The biggest selling music biography this Christmas (and possibly the biggest selling music bio ever) is undoubtedly Morrissey’s “Autobiography.” Given the Manchurian singers propensity for making outlandish, sickness often hilarious comments, treat as well as his bona fide status as a cultural icon, a biography was always going to attract huge amounts of attention, and the expectations would always be lofty. Before a single line of text is read, two details stand out about Autobiography. Firstly its banal title and the (paperback) cover, a stock photo of the singer himself, instantly draw comparison to the Smiths singles and sleeves that made Morrissey a household name in the first place. The second detail that stands out is that the book is published under the penguin classics imprint. Penguin received a lot of criticism for this, and honestly it’s hard to understand why they choose to do this. From the perspective of Morrissey it makes sense. Apart from being an audacious press move, and putting the singer in the company of his “lover Wilde,” it has the effect of placing Morrissey into an institution as quintessentially British as himself. The title, sleeve

and publisher all have the effect of immersing the reader in Morrissey’s world before a single line of text is read. Immersion is the key word for this book. Much has been made already about the language and style that the biography employs. Instead of using chapters, Morrissey opts for elongated paragraphs, and focuses on the banalities of life as much as, if not more then, music. While some will be disappointed by this, I personally found it to be particularly interesting, especially the first half of the book, which deals almost exclusively with his youth in Manchester. Morrissey’s eye for imagery and detail makes you feel as though you’re walking the streets of inner city Manchester with him, and at times I felt like the music aspect was getting in the way of a more interesting story. His writing style has been criticised as being self indulgent and overtly flowery, but seriously, what else would one expect from Morrissey. The two aspects of a Morrissey Biography that will inevitably attract the most attention will undoubtedly be the Smiths and the singer’s sexuality. The Smiths have little more then a cameo in Autobiography. In the four hundred and fifty page book, they take up about seventy pages, not appearing until just over a third in. Morrissey is surprisingly acrimonious to his former band mates, praising the various members for their chemistry and creativity. The famous breakup is also blamed on record label shenanigans rather then infighting, and there are far fewer barbs thrown then one might expect. That’s not to say that everybody comes out unscathed. Drummer Mike Joyce (whose 1996 court case over unpaid royalties takes up the worst fifty pages) receives a number of brutal and wonderfully over the top insults. Morrissey has always been very coy about his sexuality, often claiming to be asexual in interviews. In Autobiography, things are alluded to and inferred, only to be contradicted pages later. This, along with the handling of the Smiths, is sure to upset fans, but there’s a distinct feeling that Morrissey is acutely aware of this fact, and, ever the showman, he enjoys playing with the expectations of him. Autobiography is not the best rock biography out there, and nor is it a penguin classic. At times it’s frustratingly ambiguous, narcissistic, self indulgent and judgmental toward its readers. However it’s a success because these traits are counterbalanced by its wit, charisma and eloquence. It has all the traits that define its author.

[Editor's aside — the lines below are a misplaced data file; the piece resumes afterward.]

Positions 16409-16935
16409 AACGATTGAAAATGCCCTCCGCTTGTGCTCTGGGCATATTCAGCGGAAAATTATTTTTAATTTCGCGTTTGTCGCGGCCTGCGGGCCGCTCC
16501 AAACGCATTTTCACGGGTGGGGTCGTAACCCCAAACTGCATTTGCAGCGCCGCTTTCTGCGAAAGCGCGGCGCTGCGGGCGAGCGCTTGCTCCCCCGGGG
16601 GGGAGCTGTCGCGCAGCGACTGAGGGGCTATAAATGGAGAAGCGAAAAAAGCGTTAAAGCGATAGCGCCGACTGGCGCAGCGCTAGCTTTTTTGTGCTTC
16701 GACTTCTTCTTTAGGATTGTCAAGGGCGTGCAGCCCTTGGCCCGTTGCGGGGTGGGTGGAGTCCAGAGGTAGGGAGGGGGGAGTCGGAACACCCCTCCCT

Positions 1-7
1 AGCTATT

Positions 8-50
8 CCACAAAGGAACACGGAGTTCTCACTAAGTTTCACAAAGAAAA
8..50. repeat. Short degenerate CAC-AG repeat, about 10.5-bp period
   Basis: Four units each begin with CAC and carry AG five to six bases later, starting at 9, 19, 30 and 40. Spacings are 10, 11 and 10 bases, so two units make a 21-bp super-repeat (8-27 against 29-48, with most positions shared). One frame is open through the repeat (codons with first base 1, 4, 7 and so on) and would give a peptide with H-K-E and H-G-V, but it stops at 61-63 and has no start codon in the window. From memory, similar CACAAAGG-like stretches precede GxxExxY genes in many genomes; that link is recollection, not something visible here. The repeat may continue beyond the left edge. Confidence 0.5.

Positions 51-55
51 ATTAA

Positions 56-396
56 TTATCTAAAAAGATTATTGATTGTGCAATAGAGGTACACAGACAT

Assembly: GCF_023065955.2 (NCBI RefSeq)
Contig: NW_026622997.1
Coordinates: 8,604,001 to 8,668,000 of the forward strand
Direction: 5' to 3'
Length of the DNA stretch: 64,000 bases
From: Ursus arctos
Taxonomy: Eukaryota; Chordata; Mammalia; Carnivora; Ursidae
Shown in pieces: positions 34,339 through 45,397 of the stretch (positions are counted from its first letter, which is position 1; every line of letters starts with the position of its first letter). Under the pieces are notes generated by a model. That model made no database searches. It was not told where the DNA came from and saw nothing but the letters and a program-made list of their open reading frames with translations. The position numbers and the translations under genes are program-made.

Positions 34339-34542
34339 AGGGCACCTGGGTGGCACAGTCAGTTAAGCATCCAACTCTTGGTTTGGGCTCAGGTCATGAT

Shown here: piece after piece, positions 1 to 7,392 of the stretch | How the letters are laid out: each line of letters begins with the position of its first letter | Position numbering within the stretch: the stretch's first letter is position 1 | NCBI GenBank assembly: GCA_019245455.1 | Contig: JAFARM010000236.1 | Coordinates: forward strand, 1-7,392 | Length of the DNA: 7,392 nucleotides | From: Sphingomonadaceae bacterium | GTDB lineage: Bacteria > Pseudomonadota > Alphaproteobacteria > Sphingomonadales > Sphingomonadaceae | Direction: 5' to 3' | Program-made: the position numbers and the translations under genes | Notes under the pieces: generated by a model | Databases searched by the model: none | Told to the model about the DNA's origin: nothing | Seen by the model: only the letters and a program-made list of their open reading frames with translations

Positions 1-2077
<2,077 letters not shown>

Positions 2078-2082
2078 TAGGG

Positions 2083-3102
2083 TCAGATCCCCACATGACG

By Adam Duke